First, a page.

Monday, March 31, 2014

The Pride of Mrs. Einstein


Albert and Elsa Einstein

Einstein with Hubble at Mount Wilson
Although Albert Einstein’s second wife, Elsa, didn’t understand what he did, she was immensely proud of him for doing it. One sunny day in January 1931, while Einstein played with the controls of the 100-inch reflector telescope at the Mount Wilson Observatory near Pasadena, someone explained to Elsa that astronomer Edwin Hubble had used this equipment to discover the size and shape of the universe. She replied, “Well, my husband does that on the back of an old envelope.”
Source: “Einstein: His Life and Universe” by Walter Isaacson

Friday, March 28, 2014

Life Under a Very Small Star


One day in 1922, instead of the promised lecture, Albert Einstein treated Geneva University students to a spirited violin recital.
The scientific sage was visiting from Germany, the country where he was still living despite a rising tide of violence, fascism and anti-Semitism. That evening at dinner, the wife of an Oxford professor asked Einstein how he could remain cheerful with so much depravity in the world.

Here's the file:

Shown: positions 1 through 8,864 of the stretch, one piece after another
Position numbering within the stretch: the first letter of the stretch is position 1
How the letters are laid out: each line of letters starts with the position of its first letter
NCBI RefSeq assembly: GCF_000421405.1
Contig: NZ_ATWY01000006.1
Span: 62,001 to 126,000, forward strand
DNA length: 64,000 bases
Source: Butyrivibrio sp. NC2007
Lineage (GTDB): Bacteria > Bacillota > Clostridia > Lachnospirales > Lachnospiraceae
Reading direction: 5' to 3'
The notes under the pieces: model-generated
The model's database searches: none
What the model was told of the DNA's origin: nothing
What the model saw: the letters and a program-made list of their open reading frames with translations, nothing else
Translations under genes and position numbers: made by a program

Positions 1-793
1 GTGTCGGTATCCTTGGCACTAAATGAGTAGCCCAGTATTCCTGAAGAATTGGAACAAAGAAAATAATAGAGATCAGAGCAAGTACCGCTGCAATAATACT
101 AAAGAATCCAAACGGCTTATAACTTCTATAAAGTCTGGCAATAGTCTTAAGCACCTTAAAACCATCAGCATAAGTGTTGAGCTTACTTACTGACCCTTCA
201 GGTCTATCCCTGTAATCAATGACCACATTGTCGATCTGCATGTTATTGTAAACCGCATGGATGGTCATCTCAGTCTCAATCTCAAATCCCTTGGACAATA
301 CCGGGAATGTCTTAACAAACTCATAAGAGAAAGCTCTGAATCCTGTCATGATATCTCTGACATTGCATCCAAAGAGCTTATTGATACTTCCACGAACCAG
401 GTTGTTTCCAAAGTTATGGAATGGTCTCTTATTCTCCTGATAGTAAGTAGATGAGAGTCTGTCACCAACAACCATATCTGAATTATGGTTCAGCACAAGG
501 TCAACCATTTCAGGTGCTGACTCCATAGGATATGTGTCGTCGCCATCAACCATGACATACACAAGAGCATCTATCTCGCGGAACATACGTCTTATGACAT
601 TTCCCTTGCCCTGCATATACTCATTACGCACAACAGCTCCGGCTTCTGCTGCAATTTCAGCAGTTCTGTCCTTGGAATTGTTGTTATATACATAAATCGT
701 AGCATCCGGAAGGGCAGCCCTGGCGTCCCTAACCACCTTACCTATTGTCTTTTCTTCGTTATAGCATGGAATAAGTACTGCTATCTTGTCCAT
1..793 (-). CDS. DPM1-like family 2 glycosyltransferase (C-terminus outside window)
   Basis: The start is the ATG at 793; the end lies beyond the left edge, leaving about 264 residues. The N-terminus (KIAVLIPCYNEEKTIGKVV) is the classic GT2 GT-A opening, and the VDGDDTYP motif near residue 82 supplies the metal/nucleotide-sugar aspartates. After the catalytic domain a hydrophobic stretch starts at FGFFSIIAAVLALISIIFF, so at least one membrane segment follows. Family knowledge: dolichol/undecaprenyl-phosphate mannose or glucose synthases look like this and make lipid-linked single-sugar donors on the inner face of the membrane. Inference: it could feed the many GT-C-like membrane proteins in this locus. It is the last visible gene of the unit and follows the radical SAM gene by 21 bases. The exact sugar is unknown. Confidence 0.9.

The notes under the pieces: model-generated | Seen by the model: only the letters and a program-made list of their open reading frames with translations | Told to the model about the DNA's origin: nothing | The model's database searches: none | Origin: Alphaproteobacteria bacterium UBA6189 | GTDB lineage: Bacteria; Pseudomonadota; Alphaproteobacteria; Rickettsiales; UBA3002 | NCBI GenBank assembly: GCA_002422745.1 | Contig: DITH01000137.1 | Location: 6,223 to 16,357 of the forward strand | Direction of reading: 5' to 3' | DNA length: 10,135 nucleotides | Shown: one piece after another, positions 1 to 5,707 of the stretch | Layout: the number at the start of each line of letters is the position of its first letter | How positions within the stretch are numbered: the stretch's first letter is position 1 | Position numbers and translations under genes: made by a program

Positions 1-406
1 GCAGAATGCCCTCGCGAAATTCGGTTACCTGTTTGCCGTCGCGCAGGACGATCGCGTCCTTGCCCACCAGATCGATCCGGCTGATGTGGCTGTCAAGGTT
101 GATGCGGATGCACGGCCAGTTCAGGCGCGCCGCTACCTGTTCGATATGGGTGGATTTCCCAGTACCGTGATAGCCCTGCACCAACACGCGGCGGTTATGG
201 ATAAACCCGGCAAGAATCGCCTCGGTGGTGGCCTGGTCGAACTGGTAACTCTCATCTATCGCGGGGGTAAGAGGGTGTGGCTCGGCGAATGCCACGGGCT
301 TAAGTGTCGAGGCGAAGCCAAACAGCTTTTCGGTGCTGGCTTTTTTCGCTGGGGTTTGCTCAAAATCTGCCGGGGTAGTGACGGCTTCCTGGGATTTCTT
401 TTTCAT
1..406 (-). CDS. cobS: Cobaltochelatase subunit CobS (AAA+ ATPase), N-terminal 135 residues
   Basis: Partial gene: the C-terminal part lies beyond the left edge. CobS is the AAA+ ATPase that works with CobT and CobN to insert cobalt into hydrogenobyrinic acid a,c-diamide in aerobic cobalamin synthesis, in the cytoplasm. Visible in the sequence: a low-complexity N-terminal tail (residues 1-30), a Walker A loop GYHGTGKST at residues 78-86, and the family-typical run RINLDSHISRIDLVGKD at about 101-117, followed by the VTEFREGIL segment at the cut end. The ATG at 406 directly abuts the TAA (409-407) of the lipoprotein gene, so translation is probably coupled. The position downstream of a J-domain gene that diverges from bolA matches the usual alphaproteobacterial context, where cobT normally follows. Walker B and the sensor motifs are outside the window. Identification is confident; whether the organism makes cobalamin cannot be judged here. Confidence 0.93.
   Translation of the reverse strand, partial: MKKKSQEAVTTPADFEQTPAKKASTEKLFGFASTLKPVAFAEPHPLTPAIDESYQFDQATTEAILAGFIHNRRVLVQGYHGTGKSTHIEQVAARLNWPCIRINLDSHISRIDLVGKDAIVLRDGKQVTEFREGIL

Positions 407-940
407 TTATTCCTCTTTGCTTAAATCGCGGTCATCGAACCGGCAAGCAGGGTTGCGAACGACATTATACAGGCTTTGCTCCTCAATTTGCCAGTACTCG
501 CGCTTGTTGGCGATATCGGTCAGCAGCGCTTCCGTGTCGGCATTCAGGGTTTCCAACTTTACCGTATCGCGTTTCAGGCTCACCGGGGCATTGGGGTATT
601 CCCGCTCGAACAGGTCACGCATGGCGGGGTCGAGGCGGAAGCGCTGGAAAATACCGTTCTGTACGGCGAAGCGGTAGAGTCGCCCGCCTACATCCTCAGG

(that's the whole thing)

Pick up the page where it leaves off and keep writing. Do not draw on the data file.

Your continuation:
He replied, “We must remember that this is a very small star, and probably some of the larger and more important stars may be very virtuous and happy.”
Intellectual and emotional detachment has its advantages.
Source: “Einstein: His Life and Universe” by Walter Isaacson

Thursday, March 27, 2014

"Todd:" A Term That Translates as "The Death of Journalism"


Every time I hear that smug conventional-wisdom propagandist Chuck Todd, I am reminded that “tod” means “death” in German, and that his kind of agenda-driven, amoral-horse-race, fatally compromised corporate news media crap is the death of American journalism.